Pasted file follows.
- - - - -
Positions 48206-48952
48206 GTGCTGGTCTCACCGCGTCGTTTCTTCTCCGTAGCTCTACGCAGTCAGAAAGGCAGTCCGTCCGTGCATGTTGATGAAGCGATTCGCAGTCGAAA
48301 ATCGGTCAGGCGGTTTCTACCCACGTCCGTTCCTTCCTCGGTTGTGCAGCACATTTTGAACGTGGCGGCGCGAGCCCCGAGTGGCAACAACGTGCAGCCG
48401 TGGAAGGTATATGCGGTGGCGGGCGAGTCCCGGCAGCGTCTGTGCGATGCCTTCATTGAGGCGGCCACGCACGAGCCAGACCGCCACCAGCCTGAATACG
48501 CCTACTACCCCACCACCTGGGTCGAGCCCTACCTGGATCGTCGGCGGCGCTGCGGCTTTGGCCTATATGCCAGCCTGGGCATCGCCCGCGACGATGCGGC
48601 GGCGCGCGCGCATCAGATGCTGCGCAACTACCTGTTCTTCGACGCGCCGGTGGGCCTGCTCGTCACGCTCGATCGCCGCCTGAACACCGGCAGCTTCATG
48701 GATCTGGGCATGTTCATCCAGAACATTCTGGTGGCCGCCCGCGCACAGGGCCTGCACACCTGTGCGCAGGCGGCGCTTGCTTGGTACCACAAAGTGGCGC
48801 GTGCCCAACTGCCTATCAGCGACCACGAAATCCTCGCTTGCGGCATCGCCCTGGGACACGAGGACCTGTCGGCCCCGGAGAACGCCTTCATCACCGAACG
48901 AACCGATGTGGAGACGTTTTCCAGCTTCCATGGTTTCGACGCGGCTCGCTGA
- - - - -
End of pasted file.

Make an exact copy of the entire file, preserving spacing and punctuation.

Positions 48206-48952
48206 GTGCTGGTCTCACCGCGTCGTTTCTTCTCCGTAGCTCTACGCAGTCAGAAAGGCAGTCCGTCCGTGCATGTTGATGAAGCGATTCGCAGTCGAAA
48301 ATCGGTCAGGCGGTTTCTACCCACGTCCGTTCCTTCCTCGGTTGTGCAGCACATTTTGAACGTGGCGGCGCGAGCCCCGAGTGGCAACAACGTGCAGCCG
48401 TGGAAGGTATATGCGGTGGCGGGCGAGTCCCGGCAGCGTCTGTGCGATGCCTTCATTGAGGCGGCCACGCACGAGCCAGACCGCCACCAGCCTGAATACG
48501 CCTACTACCCCACCACCTGGGTCGAGCCCTACCTGGATCGTCGGCGGCGCTGCGGCTTTGGCCTATATGCCAGCCTGGGCATCGCCCGCGACGATGCGGC
48601 GGCGCGCGCGCATCAGATGCTGCGCAACTACCTGTTCTTCGACGCGCCGGTGGGCCTGCTCGTCACGCTCGATCGCCGCCTGAACACCGGCAGCTTCATG
48701 GATCTGGGCATGTTCATCCAGAACATTCTGGTGGCCGCCCGCGCACAGGGCCTGCACACCTGTGCGCAGGCGGCGCTTGCTTGGTACCACAAAGTGGCGC
48801 GTGCCCAACTGCCTATCAGCGACCACGAAATCCTCGCTTGCGGCATCGCCCTGGGACACGAGGACCTGTCGGCCCCGGAGAACGCCTTCATCACCGAACG
48901 AACCGATGTGGAGACGTTTTCCAGCTTCCATGGTTTCGACGCGGCTCGCTGA